Hope for Justice

Reaching the Nations

What does Hope for Justice do?

Our Work

Hope for Justice is an anti-human trafficking organisation working to uncover and abolish the hidden crime of modern-day slavery. We have a unique vision to assist the police practically through intelligence gathering and rescue within the UK. Human trafficking is not someone else’s problem, it’s happening in our communities, in our neighbourhoods, in our country. Hope for Justice was created to be the practical solution to human trafficking with four areas of operation:

  • Investigate & Rescue

    Our Investigations Team respond to intelligence received from frontline agencies and community groups we’ve trained to recognise the indicators of trafficking. This work enables them to rescue victims from situations of exploitation and transfer them to aftercare providers. Intelligence is submitted to the police and can form part of the picture where a larger organised crime culture exists. With so many victims arriving from countries with disreputable policing, and so many others wilfully instilled with a terror of UK police, the need for a third party is distinct and urgent. Hope for Justice build bridges of trust between police and victim, and act as a conduit for intelligence that would otherwise simply never see the light of day.

  • Assist Aftercare

    We work closely with aftercare partners to assist in the protection and rehabilitation of victims. Our Aftercare Coordinator makes it their business to know about the standards of care offered at each facility. We suggest the most appropriate facility based on the victim’s needs and will commonly facilitate transport there. Follow-up phone calls and visits are also made to those we rescue and the team track each individual’s progress. This relates closely to our third aim; prosecution. 78.13% request our assistance in terms of advocating for them through investigation and prosecution.

  • Prosecute

    A key part of our work is ensuring that perpetrators are held responsible for their crimes via prosecution. We work with the UK Human Trafficking Centre (UKHTC), a branch of the Serious Organised Crime Agency, and local Constabularies to ensure perpetrators are brought to justice. Our Legal Team supports the victim through the reporting and investigative process should they wish to report the matter to the police and ensure that they receive appropriate basic legal advice on all aspects of their case including any potential civil actions.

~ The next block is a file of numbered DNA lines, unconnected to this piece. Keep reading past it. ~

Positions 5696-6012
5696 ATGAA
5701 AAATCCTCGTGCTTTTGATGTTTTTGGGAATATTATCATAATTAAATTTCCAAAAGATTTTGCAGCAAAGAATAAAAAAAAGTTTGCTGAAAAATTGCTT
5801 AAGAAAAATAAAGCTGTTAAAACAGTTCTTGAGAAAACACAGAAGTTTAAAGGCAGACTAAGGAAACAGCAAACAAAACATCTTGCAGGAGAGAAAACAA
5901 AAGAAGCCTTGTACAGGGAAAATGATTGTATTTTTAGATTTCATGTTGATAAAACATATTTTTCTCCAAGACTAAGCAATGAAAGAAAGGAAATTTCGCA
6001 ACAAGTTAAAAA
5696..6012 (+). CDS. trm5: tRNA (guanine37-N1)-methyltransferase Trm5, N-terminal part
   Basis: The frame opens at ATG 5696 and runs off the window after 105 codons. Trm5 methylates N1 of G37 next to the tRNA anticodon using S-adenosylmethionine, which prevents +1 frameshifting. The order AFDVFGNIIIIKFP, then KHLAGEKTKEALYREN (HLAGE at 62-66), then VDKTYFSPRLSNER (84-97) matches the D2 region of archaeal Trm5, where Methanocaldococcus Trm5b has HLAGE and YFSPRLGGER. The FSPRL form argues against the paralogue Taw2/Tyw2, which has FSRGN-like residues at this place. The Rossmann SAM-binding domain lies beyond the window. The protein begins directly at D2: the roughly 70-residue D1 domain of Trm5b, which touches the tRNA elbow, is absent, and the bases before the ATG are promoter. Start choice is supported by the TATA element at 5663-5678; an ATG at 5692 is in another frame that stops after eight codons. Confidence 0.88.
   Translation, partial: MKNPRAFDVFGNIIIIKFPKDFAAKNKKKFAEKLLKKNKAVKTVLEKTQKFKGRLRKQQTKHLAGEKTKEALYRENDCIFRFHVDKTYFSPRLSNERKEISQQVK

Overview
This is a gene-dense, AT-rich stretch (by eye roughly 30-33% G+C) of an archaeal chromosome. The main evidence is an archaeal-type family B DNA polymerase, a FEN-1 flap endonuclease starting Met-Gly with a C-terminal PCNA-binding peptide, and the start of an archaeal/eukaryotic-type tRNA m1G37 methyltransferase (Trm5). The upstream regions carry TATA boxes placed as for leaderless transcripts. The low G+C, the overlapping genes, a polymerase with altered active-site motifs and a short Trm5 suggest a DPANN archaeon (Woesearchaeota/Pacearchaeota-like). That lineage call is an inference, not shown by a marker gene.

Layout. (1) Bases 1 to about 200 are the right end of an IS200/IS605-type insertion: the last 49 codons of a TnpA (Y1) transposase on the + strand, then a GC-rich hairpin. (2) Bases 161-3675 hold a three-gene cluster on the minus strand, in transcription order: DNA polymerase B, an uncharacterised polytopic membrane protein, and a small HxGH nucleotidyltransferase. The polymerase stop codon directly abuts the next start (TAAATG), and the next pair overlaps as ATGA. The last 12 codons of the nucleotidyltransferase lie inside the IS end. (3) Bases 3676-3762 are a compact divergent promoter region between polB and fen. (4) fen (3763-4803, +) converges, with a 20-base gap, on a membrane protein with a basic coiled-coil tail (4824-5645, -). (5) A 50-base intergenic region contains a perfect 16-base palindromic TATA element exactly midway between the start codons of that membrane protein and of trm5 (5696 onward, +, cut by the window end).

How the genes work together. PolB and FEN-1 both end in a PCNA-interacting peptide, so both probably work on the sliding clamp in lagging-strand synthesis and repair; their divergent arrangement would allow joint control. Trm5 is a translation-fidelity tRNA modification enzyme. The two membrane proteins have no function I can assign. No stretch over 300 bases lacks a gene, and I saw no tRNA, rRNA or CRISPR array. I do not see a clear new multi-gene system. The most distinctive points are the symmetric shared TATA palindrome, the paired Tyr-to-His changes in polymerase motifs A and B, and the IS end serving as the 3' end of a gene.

• Campaign

    We campaign at a local, national and international level to ensure the laws on human trafficking work effectively to combat the problem. As we develop relationships in Whitehall our advocacy and legislative agenda is growing with over 100 ACTFORJUSTICE community groups joining our call for action and awareness. We are an established part of the anti-trafficking NGO community and a member of the Human Trafficking Foundation, an umbrella forum chaired by Anthony Steen.

What is Human Trafficking?

Human trafficking is modern day slavery. It’s serious organised crime and it’s big business. Drugs and guns can only be sold once but criminals can sell a victim’s services again and again. The easiest way to understand human trafficking is to break it down into three simple parts.

  • Act

    WHAT criminals do e.g. recruitment, transportation, transfer, harbouring or receipt of persons.

  • Means

    HOW criminals do it e.g. threat or use of force, coercion, abduction, fraud, deception, abuse of power or position of vulnerability, giving or receiving of payments and benefits used to control a person.

  • Purpose

    WHY criminals do it – to exploit victims e.g. in prostitution, other forms of sexual exploitation, forced labour or services, slavery, servitude or removal of organs from a person. (Where a victim is a child, only ‘act’ and ‘purpose’ need to occur for human trafficking to exist.)

Trafficking for Sexual Exploitation

Sexual Exploitation

Sexual exploitation can involve being coerced physically, threatened verbally or groomed psychologically for sexual acts. This may be prostitution, the creation of pornography or involvement in  Ritual Abuse. Trafficking for sexual exploitation does not just involve migrants brought into the UK but also UK citizens who are moved from location to location here in Britain.

Children as young as 3 years have been trafficked into the UK for sexual exploitation.

Child trafficking and grooming can involve the ‘loverboy’ phenomenon, in which vulnerable girls are approached by a man who acts like their boyfriend and gains their trust by giving them gifts and attention. The ‘loverboy’ then persuades the girl to go with his ‘friend’, the ‘friend’ is a trafficker who controls the ‘loverboy’ by threatening him or paying him to bring girls. The girl is subsequently sexually exploited by the trafficker and his clients.

Statistics

  • Children as young as three have been trafficked into the UK for sexual exploitation. (ECPAT 2009)
  • During 2003 there were an estimated 4,000 victims of trafficking for prostitution in the UK at any given time. (Parliamentary Joint Committee on Human Rights
  • Hope for Justice assisted 78 victims of human trafficking in the UK in 2011-2012. (Hope for Justice annual report – p.3)

Visit hopeforjustice.org to find out more.